Chest Arc Reactor

When you have a 3D printer and a little brother that love Iron Man, there's only one thing to do.

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This project is about my journey in making a chest arc reactor for my little brother. It could have been done better with some planning (like spray painting it before installing components), but it came out pretty damn alright.

My brother (who was the driving force behind my Robo-Roach) loves Iron Man. So, I decided to make the lil guy a chest arc reactor. I found a model of one on Thingiverse, and I followed it to a point, but I ended up needing to make my own parts to make it really work. This project went from idea to completion in two days and it was too much fun to keep to myself. There are no specific build instructions per-se, but the build log pretty much tells the tale.

Links to my custom designed parts and the original arc reactor model itself can be found in the links section.

  • 1 × 3D Printed Arc Reactor See external links
  • 1 × Lamp Cord
  • 14 × Blue LED
  • 1 × Solid Core Wire
  • 1 × 9v Battery Clip

View all 9 components

  • Completed

    Victor Frost06/03/2014 at 04:59 0 comments

    The LEDs arrived and I was very confused. For whatever reason, they refused to work in series, so I had to wire them in parallel. Of course, now I had the problem of keeping them from shorting out against those wonderful copper coils. So, I took the original arc reactor model, and cut off every from 1mm up and everything in the center. This created a nice shielding plate which would cover the coils while still allowing the LED leads to pass through. Then I added a 1mm tall rail to the top of it for partitioning the positive from the negative. All this being done, I soldered the LEDs into pairs and used solid core wire to join the pairs together into a single loop, then connected it to the center.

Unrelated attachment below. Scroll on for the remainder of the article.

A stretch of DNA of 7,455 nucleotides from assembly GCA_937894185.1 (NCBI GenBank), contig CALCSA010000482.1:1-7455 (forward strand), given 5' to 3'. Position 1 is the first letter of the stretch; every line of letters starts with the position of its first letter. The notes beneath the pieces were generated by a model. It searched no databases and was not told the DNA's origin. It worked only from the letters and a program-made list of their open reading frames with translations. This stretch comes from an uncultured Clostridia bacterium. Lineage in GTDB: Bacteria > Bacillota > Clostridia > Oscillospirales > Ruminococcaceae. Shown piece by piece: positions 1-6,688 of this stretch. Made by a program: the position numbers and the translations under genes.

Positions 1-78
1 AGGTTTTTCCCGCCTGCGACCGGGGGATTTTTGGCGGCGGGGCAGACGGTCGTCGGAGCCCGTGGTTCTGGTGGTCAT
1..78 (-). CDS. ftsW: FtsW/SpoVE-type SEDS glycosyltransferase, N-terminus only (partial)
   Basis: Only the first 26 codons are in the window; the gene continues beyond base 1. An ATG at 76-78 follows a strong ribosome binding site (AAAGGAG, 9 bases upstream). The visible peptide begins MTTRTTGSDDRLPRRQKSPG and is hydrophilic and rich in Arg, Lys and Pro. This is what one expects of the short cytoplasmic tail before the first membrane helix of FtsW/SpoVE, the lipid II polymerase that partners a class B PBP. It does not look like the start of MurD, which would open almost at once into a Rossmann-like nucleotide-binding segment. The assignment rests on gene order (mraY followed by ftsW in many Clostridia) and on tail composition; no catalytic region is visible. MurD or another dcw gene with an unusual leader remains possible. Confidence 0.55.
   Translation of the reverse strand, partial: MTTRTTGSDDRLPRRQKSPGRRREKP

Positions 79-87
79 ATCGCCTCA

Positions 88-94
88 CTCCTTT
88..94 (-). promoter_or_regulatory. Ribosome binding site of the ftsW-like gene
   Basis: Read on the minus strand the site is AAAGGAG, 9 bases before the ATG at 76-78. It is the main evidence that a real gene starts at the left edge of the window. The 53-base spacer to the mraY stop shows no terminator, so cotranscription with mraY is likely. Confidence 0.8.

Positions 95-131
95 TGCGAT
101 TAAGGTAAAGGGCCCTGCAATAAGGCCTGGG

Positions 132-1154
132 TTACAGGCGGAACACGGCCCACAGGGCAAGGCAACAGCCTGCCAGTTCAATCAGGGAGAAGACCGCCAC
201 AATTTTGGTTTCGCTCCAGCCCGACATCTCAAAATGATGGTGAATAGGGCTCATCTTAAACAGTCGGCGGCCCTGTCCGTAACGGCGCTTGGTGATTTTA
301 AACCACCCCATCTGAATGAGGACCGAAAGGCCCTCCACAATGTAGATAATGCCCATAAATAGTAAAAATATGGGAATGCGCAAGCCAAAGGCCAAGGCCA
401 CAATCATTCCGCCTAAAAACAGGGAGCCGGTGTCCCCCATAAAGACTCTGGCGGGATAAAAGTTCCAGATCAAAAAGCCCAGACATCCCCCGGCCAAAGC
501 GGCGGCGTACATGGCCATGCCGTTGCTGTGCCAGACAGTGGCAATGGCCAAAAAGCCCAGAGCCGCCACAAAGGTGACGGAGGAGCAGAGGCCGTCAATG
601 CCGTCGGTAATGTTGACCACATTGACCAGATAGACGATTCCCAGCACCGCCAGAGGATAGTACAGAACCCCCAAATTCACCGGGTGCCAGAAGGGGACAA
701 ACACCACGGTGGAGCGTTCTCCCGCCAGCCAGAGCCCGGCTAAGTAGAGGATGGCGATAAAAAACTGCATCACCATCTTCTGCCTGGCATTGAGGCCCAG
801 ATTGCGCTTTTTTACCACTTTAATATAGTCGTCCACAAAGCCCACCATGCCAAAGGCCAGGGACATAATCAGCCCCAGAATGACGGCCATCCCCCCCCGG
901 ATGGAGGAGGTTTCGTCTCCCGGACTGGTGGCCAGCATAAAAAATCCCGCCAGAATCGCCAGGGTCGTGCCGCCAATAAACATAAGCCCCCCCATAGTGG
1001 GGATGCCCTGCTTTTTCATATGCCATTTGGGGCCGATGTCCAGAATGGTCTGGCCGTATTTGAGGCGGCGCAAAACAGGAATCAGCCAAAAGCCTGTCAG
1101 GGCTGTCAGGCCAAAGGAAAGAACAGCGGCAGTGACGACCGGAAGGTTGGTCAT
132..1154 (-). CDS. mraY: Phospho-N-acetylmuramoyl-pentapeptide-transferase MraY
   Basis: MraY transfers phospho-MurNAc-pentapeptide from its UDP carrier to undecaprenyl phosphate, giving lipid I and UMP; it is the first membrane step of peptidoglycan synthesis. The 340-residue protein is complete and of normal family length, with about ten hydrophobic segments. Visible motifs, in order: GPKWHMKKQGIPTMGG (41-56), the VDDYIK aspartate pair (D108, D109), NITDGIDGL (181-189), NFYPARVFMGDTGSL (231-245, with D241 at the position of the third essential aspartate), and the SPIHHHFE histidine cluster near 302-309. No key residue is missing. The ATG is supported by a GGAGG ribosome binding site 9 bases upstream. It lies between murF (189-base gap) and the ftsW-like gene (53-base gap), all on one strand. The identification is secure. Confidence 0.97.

Looks damn nice too, I should say.

    But, this is for my little brother to wear, so we can't have all that wiring showing. Again, using the original arc reactor model, I created a clip-on backplate for it and ran the leads from the LED bank out the back, foam taped a battery to it, and soldered on a 9v battery clip. Now, I'm going to turn it over to my parents to find a strap for it to strap to his chest. On my end, it's complete!

  • The hardest part is done

    Victor Frost06/02/2014 at 08:38 0 comments

    The original file has been printed. Took... 2-ish hours at .3mm because anything longer would have been simply unbearable for such a long file. I stripped the lamp cord and wrapped it around each area where coil ought to be and soldered it in place. Unfortunately, I wish I had thought of spray painting it silver before doing that. Oh well. 

    The blue LEDS arrive tomorrow so, in the mean time, I'm mocking up a snap-on back plate in tinkerCAD to cover up all the wires and stuff and provide a concealed surface to mount a battery pack in.

View all 2 project logs

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davedarko wrote 06/02/2014 at 08:51 point
You can still paint it silver and wipe/brush/sand off the color from the coils, worked for me on a zero dollar lightsaber ;) with some black color and using the same technic you can achieve some cool weathering finish.

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